Arrow Review: Here’s Something New … Ollie Likes His Secrets


Arrow, Season 5, Episode 6, “So It Begins”

Another day on Arrow, another situation where Oliver Queen keeps secrets from people he should trust, and the people he does trust seemingly betray him.

Oliver’s love of secrets feels like it’s been hammered home six times this season; the main reason this time is to give Artemis the kind of solo spotlight that’s previously been shined on new team members, Wild Dog and Ragman.

Not to say it wasn’t well executed … The action was crisp, the flashbacks continued to be interesting (Dolph Lundgren!); the writing team waded into the Second Amendment debate, and there was a nice balance between light and heavy.

But, for a guy who has a knack for giving out his secret identity like Halloween candy and whose secret lair has an open door policy, it feels like the show is going out of its way to use secrets as a way to create dramatic tension.

In this episode, Prometheus has begun his/her reign of terror by killing random people with a throwing star. Oliver decides to keep the initial information circle small: himself, Diggle and despite her objections to the secrecy, Felicity. That is all well and good, but what the hell are the recruits doing in the meantime? Do any of them have a police scanner? Or a TV? “Hey Mr. Arrow, I saw on the news that a lady got shivved in the neck, should we look into that or something?”

Once Oliver does add some investigative manpower to the situation, things get rolling. Curtis helps discover that the “random” victims have names that are anagrams of the group of people who were part of the plot to blow up the Glades (remember the Glades, you guys? Good times, good times), and who were in Ollie’s little book of people who failed this city and deserved to die.

The revelation that Ollie was “serial killer”, The Hood four years ago causes momentary angst for both the recruits, and Oliver himself. Everyone comes together for the sake of the city and the random innocents in the path of a killer who seemingly knows all of Oliver’s deepest secrets.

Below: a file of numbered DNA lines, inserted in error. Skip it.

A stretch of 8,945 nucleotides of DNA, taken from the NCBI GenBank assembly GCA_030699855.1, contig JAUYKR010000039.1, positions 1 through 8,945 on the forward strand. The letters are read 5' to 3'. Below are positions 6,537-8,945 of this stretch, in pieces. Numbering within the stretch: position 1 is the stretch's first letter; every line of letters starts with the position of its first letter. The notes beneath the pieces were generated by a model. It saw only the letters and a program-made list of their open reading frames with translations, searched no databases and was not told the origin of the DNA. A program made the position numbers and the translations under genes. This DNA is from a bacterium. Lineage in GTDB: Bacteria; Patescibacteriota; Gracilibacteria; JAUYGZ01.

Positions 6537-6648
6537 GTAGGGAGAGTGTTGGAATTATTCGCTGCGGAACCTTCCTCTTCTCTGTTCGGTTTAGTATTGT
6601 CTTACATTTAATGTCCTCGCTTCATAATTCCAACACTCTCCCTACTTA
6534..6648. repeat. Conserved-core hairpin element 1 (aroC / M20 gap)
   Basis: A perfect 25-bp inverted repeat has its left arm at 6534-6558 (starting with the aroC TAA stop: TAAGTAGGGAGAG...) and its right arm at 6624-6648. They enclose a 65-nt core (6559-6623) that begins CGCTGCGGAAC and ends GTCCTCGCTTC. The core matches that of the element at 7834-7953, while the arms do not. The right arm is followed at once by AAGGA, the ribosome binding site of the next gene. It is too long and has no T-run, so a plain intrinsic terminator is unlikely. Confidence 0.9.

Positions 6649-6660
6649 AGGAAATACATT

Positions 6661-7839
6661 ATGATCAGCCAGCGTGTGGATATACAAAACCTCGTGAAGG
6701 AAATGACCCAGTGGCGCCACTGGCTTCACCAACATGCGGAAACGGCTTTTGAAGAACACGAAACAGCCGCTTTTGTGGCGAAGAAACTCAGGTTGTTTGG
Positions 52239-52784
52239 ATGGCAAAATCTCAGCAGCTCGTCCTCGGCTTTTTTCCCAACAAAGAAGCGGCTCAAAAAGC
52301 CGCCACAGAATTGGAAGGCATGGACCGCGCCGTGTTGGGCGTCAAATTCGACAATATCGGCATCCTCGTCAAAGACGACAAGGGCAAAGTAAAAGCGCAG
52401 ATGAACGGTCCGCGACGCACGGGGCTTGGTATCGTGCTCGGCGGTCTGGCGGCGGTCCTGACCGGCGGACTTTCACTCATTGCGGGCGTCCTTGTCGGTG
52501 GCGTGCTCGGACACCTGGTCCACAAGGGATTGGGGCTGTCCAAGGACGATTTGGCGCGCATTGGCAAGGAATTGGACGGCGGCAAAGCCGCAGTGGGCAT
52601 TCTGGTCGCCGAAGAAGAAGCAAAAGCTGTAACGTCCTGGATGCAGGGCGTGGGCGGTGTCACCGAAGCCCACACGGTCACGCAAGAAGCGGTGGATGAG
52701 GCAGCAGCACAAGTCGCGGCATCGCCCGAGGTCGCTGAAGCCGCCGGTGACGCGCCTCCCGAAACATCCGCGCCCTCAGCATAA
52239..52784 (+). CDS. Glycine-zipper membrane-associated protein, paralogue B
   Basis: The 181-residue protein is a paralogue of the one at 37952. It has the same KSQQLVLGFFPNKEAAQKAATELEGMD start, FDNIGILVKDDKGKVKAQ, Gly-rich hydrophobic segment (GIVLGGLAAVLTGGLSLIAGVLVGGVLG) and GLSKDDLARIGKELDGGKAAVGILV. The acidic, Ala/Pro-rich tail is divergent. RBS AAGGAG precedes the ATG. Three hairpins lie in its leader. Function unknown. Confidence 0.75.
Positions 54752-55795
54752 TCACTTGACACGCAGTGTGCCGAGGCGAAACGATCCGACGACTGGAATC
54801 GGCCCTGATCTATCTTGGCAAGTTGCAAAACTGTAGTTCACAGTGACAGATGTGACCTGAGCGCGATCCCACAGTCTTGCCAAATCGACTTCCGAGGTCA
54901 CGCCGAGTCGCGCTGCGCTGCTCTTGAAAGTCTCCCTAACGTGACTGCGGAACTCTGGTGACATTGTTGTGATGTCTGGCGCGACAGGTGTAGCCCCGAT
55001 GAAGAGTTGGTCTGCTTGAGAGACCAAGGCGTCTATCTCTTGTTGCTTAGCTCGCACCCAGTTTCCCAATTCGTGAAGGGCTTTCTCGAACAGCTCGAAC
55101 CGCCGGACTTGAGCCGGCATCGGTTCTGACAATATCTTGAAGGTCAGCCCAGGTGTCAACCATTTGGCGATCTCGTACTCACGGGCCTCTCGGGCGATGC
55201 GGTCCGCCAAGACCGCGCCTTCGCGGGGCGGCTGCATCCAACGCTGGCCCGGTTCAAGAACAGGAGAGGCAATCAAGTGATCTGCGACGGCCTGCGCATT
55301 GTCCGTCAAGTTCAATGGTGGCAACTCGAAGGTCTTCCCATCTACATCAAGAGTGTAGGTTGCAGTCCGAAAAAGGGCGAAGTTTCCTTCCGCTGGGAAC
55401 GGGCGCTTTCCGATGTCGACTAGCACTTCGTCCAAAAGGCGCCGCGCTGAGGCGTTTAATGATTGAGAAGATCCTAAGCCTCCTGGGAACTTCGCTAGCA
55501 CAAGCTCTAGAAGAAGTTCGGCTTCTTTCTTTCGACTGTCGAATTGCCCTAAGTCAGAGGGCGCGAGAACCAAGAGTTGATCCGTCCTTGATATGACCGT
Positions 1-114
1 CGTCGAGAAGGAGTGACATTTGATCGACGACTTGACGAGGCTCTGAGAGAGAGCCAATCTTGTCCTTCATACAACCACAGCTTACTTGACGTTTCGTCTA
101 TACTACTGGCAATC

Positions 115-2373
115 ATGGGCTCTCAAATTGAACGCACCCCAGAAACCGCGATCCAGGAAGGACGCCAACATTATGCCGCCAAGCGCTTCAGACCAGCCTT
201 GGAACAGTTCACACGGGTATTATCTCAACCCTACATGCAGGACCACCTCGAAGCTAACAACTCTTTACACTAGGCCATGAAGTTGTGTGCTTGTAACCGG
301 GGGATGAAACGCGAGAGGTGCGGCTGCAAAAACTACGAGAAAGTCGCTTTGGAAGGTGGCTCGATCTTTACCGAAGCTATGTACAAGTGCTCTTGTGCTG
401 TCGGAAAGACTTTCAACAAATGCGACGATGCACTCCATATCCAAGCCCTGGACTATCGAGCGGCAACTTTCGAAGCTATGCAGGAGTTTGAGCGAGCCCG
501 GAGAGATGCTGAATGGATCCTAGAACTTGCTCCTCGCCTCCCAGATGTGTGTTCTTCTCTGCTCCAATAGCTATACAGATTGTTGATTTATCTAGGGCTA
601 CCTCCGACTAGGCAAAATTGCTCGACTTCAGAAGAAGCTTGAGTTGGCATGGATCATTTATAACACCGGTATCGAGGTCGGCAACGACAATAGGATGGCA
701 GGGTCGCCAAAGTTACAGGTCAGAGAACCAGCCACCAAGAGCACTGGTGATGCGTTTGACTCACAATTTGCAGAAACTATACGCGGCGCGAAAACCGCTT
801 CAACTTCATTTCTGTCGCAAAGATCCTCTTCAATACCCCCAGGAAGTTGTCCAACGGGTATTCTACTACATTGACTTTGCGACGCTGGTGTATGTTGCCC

Meanwhile in B plot land, Thea is still trying to bring Quentin out of his personal tailspin, and not having any luck. At first she thought he had a relapse, before realizing he never stopped drinking in the first place. It’s an important detail to continue the foster father-daughter relationship that’s carried through the season and establish that Quentin is blackout drunk all the time. We also get some cutesy stuff with Felicity and her new beau. She steals some evidence then later confesses that she did it because she’s working with the Green Arrow. Instead of angry, her boyfriend is oddly aroused, so Felicity twists herself into a weird standing pose to kiss him. Hey, whatever adds spice to the relationship I guess.


Once again, the team overcomes all the secrets and half-truths to save a subway driver. Artemis cuts Prometheus on the arm in the battle on the train. All the random threads come together when Felicity reports to Ollie at the concert Thea and Quentin organized; the analysis of the weapon Felicity stole off her boyfriend’s desk points to it being made from some of the same unique metals Ollie has made his arrows from over the past few years. Of course, Quentin isn’t there to hear it because he’s coming out of an alcoholic stupor ,with a throwing star on his coffee table and a big gash on his arm.

This feels like a total misdirection play, if only because the entire episode established the elaborate lengths Prometheus went to mess with Ollie, and that Quentin has never seemed smart or sober enough to spell his own name correctly, much less go on some sort of anagram-related killing spree.

This episode was entertaining once the entire team was brought into the fold; it’s just at this point, more than interesting, the whole unnecessary secrets thing has crossed over into eye-rolling territory.

Craig Wack

For a weekly discussion of comic book TV shows please join Craig Wack and Tatiana Torres for the Agents of GEEK podcast updated every Friday and now on iTunes

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